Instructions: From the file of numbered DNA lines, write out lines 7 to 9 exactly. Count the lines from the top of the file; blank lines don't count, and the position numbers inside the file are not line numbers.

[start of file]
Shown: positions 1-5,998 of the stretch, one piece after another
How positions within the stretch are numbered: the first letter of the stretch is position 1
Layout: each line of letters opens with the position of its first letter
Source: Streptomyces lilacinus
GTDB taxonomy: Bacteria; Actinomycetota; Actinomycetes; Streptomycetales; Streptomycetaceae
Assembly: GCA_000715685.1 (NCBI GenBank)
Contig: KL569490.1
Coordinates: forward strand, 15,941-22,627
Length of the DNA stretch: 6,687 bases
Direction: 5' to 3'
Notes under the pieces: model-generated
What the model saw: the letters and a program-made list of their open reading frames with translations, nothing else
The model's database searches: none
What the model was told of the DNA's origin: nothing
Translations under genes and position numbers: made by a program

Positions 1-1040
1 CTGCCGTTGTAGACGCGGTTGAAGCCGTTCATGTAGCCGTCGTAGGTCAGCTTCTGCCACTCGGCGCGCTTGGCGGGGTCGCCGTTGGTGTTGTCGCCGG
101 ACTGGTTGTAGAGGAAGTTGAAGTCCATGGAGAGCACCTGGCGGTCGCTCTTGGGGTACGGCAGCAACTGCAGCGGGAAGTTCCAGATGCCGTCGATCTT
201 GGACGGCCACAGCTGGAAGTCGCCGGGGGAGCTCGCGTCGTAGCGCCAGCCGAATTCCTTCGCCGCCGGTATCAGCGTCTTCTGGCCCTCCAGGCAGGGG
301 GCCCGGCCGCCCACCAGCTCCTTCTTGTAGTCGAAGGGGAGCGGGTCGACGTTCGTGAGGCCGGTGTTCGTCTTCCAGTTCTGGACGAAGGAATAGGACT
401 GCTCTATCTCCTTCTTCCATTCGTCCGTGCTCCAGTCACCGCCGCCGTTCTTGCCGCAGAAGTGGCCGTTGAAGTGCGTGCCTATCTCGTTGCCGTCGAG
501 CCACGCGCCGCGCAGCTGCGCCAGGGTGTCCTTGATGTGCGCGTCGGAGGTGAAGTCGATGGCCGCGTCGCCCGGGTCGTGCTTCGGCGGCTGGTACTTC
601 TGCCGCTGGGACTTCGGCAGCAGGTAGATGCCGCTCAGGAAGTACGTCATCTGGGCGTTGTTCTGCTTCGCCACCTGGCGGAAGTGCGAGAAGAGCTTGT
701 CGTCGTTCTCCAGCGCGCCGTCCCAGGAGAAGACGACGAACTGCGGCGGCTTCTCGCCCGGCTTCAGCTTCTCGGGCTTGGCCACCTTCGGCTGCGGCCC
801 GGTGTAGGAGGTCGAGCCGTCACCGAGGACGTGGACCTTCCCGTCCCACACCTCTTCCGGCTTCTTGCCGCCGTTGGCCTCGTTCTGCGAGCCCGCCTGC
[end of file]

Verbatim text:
Contig: KL569490.1
Coordinates: forward strand, 15,941-22,627
Length of the DNA stretch: 6,687 bases